Colorado traffic infractions are civil driving violations punishable by $15 to $100 in fines and surcharges but no jail. Class A traffic infractions also carry DMV points, but class B traffic infractions do not. Failure to pay the ticket on time – or failure to appear in court to fight the citation – will cause the defendant’s driver’s license suspended.
In this article, our Colorado criminal defense attorneys discuss:
- 1. What are Colorado traffic infractions?
- 2. What is the sentence for traffic infractions in Colorado?
- 3. Will I lose my license for not paying?
- 4. What are some examples?
- 5. Can traffic infractions be sealed?
- 6. What happens if I miss a court appearance?
- 7. Am I entitled to a jury trial by jury?
- 8. Can I keep my firearms?
1. What are Colorado traffic infractions?
Traffic infractions are Colorado driving violations that are civil, not criminal. So whereas misdemeanor traffic offenses carry potential jail time, traffic infractions are punished only by fines and potentially DMV points.
There are two types of traffic infractions in Colorado. The most serious are class A traffic infractions, and the least serious are class B traffic infractions. During the traffic stop for the alleged violation, the police officer will issue the driver a penalty assessment notice.1
2. What is the sentence for traffic infractions in Colorado?
Both class A and B traffic infractions in Colorado carry $15 to $100 in fines and a surcharge. Only class A traffic infractions also carry DMV points. Accruing too many DMV points can cause the defendant’s driver’s license to be suspended.2
Defendants may ask to perform useful public service / community service in lieu of paying a fine.
3. Will I lose my license for not paying?
Yes. Skipping out on paying the penalty assessment for a traffic infraction in Colorado will trigger an outstanding judgment warrant (OJW). The Colorado Department of Revenue (DMV) can then revoke or refuse to renew the defendant’s license.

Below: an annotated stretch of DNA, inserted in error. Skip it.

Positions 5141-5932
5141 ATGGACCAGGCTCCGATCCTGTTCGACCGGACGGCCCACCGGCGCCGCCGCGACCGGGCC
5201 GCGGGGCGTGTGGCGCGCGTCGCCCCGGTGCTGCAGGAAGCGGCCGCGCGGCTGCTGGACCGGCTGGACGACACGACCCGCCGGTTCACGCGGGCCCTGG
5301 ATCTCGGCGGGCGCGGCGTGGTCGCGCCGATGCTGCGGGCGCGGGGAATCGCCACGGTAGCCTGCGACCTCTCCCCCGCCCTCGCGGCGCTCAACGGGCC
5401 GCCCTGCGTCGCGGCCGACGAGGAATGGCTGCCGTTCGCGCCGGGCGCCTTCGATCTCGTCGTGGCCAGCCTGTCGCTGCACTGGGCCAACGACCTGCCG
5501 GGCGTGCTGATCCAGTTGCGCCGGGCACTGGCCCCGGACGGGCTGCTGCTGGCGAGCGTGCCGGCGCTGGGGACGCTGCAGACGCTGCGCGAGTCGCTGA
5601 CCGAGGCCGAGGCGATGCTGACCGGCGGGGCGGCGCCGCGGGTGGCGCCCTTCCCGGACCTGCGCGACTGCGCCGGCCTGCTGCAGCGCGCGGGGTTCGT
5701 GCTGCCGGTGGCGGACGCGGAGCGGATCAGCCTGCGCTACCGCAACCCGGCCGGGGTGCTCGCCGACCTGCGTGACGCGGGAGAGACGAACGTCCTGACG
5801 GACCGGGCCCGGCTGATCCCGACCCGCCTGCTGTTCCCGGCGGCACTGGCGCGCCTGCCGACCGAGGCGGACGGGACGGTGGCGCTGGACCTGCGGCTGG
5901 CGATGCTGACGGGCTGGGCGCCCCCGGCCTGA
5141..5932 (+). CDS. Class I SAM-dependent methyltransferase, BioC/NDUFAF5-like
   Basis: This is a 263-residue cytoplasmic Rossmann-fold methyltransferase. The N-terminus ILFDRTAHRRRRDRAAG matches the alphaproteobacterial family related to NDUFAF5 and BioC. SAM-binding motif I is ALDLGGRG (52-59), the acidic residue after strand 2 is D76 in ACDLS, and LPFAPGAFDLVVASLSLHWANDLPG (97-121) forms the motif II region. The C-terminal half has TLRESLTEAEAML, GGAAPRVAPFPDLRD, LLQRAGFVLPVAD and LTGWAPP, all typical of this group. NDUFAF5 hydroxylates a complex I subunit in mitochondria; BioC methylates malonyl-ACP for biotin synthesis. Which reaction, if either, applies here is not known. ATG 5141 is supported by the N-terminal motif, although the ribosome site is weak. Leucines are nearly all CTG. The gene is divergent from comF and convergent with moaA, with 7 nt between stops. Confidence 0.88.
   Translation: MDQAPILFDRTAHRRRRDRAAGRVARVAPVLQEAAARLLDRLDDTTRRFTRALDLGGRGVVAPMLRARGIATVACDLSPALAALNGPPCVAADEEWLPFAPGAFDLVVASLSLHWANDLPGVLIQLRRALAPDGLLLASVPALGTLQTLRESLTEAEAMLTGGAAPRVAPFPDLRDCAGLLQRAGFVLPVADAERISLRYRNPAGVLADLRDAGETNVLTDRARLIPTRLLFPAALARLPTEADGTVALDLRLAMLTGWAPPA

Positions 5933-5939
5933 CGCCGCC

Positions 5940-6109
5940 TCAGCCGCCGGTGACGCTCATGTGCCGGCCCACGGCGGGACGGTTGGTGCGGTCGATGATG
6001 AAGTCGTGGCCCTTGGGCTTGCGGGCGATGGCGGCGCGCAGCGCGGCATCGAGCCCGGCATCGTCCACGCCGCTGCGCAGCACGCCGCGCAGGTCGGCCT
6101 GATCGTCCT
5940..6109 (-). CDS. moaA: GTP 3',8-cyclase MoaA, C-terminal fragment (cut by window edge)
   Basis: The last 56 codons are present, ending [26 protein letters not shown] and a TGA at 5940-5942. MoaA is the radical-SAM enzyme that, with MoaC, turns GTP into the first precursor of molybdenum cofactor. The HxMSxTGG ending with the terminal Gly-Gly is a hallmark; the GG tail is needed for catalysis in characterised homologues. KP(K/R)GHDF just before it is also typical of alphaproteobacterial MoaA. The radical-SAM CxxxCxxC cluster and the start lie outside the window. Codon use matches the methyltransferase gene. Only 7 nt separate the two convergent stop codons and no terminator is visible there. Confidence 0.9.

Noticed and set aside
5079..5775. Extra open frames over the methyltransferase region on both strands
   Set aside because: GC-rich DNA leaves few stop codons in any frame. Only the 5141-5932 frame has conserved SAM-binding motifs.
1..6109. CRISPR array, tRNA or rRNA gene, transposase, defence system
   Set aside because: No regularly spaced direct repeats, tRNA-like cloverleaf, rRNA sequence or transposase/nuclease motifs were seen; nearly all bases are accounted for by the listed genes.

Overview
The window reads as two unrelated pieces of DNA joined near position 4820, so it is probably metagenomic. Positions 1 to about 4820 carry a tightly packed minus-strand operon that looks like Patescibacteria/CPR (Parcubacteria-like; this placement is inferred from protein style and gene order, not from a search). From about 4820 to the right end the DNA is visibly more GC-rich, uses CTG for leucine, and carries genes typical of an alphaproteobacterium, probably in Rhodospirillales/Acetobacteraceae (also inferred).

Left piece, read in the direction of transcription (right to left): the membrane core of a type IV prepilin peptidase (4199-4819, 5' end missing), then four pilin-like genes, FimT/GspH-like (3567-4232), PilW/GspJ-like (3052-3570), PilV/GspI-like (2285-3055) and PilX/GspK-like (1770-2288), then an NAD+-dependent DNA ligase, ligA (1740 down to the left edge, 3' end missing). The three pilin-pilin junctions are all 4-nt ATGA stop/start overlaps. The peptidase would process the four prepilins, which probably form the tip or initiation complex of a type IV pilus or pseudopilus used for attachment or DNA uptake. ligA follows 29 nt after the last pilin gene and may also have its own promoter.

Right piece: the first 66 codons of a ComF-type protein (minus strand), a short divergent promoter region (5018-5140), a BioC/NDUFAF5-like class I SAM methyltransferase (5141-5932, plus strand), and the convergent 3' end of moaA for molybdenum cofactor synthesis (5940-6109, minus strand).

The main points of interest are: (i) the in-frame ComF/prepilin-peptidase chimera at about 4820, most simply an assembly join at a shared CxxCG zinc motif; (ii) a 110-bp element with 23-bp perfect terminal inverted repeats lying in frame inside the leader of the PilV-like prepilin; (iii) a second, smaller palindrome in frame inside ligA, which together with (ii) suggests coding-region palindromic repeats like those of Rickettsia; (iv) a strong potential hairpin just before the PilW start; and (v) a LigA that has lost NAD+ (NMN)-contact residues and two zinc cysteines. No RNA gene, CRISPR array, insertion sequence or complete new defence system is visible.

Defendants who drive with a OJW commit a class A traffic infraction for driving under restraint (CRS 42-2-138).3 After the defendant pays the fine for an overdue ticket, he/she must apply to reinstate the license and pay an additional $95 fee.
4. What are some examples?
Five common examples of class A traffic infractions in Colorado include:
- Driving under restraint due to outstanding judgment (CRS 42-2-138)
- Underage DUI (first offense)
- Driving through a safety zone (CRS 42-4-806)
- Driving with open container of alcohol (CRS 42-4-1305)
- Driving with an open container of marijuana (CRS 42-4-1305.5)
Five common examples of class B traffic infractions in Colorado include:
- Driving with an expired license (CRS 42-2-101), expired less than one year
- Permitting an unauthorized person to drive (CRS 42-2-140)
- Permitting an unauthorized minor to drive (CRS 42-2-139)
- Driving without license plates (CRS 42-3-202)
- Driving a motor vehicle without a seat belt (CRS 42-4-237)
5. Can traffic infractions be sealed?
No. Traffic infractions in Colorado stay on the defendant’s driving records forever.4
Learn more about Colorado criminal record seals.
6. What happens if I miss a court appearance?
Defendants who skip court hearings and fail to pay their Colorado traffic infraction fine will have a judgment taken out against them. The DMV can then revoke their license until the penalty assessment gets paid.
Note that courts do not order an issuance of bench warrants for ignoring traffic infraction tickets.5
7. Am I entitled to a trial by jury?
No. But Colorado motorists cited for traffic infractions can have a bench trial for their final hearing, where a county court- or municipal court judge decides the verdict. But even though infractions are civil matters, the prosecutor still has the burden to prove guilt beyond a reasonable doubt.6
8. Can I keep my firearms?
Yes. Traffic infractions do not affect gun rights under Colorado state law.7
Arrested for a criminal offense or cited for a traffic violation in Colorado? Our traffic and criminal defense lawyers negotiate aggressively with the district attorney in attempt to get the case reduced or dismissed. We create attorney-client relationships in many county and municipality throughout the state of Colorado, including Denver, Colorado Springs, and Greeley. We are available seven days a week, twenty-four hours a day. Disclaimer: Results cannot be guaranteed.
Go to our main Colorado infractions page.
See our related traffic law articles on careless driving (CRS 42-4-1402), exceeding the posted speed limit / speeding violations (CRS 42-4-1101) – including in a construction zone, reckless driving (CRS 42-4-1401), eluding law enforcement / peace officers / police officers (CRS 42-4-1413), DUI, and petty offenses.
- Colorado Revised Statute 42-4-1701; see also People v. Burnett, (2019) CO 2, 432 P.3d 617; see also Meza v. People, (2018) CO 23, 415 P.3d 303.
- CRS 42-4-1701; CRS 42-4-1709.
- CRS 42-4-1710; CRS 42-4-1716; CRS 42-2-122; CRS 42-2-138 (under provisions of section 1.5).
- CRS 24-72-701 – 708.
- CRS 42-4-1710.
- CRS 42-4-1708.
- See CRS 18-12-108; see Colorado Constitution, Article IV, § 7.